Whether you are a fan of Joe Bonamassa or not you cannot ignore his steady growth as an artist and as a modern day Blues icon.
To Bonamassa playing this venue is an iconic moment in his career – treading the same boards as many of the jazz and Blues greats including Ray Charles and Bonamassa’s mentor in the early days B.B.King.
“I am extremely honoured by a lot of things in my career, but honestly, as a born New Yorker, getting the opportunity to play the world’s premier concert theatre will always be something I look back on and cherish. Thank you to the ten thousand people that came out over those two nights. It was a great honour,” said Bonamassa.
He splits his set into two, starting with an acoustic segment based on his show at Vienna in 2013 and accompanied by his acoustic band The Huckleberries. Opening with ‘Dust Bowl’ and then travelling through the different periods of his career, ‘Still Water’ stands out as does a beautiful version of ‘Different Shades of Blue’ but the slide playing on ‘Black Lung Heartache’ really sets him aside and shows he is a lot more than electric Rock/Blues.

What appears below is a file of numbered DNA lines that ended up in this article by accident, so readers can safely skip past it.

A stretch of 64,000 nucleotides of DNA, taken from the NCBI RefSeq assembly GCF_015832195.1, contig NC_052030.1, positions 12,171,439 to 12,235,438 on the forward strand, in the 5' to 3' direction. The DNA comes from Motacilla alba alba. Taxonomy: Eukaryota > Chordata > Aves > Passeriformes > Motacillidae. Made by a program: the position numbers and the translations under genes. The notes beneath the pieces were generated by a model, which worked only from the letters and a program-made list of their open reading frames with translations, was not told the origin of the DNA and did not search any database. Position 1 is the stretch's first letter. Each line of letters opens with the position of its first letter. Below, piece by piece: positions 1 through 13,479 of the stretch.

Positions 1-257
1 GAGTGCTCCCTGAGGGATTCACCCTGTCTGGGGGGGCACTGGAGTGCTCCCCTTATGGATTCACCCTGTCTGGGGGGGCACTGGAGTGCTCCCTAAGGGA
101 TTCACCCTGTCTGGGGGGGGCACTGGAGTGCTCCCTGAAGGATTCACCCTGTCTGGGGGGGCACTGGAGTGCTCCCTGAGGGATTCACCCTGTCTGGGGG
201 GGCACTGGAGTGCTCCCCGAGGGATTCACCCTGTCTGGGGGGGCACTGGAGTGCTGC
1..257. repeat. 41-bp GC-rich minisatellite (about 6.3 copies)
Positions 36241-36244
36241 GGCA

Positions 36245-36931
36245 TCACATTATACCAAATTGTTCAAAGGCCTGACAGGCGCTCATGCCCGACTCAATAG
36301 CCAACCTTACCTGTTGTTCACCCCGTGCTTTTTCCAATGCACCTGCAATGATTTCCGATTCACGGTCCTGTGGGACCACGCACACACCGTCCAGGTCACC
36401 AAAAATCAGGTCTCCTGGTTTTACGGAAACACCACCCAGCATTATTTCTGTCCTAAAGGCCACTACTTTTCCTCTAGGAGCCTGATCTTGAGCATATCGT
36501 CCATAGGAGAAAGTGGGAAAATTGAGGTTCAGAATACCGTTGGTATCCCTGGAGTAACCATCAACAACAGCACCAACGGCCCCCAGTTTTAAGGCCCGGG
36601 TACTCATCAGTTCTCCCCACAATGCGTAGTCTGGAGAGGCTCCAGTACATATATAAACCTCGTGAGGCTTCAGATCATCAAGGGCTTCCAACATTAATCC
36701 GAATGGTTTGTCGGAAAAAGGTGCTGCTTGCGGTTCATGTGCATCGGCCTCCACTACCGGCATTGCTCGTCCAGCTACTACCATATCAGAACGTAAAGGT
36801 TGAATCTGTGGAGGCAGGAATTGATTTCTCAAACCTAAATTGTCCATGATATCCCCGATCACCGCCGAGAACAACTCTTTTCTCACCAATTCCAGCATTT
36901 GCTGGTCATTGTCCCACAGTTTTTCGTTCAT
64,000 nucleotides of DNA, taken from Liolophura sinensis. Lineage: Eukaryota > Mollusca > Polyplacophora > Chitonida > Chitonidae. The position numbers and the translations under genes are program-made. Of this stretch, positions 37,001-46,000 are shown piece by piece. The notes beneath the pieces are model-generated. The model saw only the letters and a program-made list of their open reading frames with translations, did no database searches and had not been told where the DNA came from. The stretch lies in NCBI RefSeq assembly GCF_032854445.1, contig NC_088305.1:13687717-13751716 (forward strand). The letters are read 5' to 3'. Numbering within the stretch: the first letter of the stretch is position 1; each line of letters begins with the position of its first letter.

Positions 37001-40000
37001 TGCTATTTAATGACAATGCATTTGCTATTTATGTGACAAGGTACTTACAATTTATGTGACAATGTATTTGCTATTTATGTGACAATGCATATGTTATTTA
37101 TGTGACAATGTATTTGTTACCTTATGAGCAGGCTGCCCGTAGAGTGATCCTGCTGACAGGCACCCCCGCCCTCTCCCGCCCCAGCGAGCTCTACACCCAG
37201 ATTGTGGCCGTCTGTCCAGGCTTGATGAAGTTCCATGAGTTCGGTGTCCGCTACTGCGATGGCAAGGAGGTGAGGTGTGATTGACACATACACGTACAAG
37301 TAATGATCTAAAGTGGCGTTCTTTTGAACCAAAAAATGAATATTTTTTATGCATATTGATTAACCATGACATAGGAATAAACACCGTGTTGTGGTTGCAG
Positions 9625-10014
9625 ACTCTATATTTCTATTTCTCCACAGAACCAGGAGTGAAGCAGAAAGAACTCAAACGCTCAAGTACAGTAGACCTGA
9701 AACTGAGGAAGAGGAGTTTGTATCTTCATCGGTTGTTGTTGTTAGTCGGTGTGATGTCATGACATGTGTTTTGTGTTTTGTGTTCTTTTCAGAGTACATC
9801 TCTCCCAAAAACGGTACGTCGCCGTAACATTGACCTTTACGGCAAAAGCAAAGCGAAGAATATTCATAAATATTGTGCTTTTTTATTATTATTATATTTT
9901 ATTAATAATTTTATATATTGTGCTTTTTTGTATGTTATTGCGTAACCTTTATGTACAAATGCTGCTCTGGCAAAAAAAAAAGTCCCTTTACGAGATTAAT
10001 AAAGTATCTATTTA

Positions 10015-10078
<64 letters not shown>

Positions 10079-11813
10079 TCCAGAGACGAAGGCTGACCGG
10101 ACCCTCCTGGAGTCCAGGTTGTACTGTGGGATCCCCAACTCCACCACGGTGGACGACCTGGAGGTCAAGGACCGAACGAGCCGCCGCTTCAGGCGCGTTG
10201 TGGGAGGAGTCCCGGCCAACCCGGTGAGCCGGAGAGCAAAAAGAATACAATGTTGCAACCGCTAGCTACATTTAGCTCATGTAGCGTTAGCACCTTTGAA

The electric segment follows, similar in style to his shows at Hammersmith in April with a full band, including horns, and the performance is superb. The horns add a real backbone to some of his material and the way that they are used sparingly means that the music doesn’t end up being bloated.
Bonamassa’s guitar playing is as fiery as ever and his voice is in good shape, the band is superb and the whole set comes across as a man at the top of his game.
As ever with Joe Bonamassa this is all about the guitar and through ‘Never Give All Your Heart’ and ‘Hidden Charms’ and on to ‘Living On The Moon’ and a wonderful ‘Double Trouble’ (featuring Stevie Ray Vaughan’s piano player Reese Wynans) he shows just about everything the electric guitar can be used for.
Bonamassa is a musical polymath – never stopping moving whether it is playing with Beth Hart or Black Country Communion or Rock Candy Funk Party – but this is Bonamassa squarely in the Blues/rock genre he first made his name in.
Frankly, I cannot wait to see where he goes next.
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from Andy Sniper, Music-news.com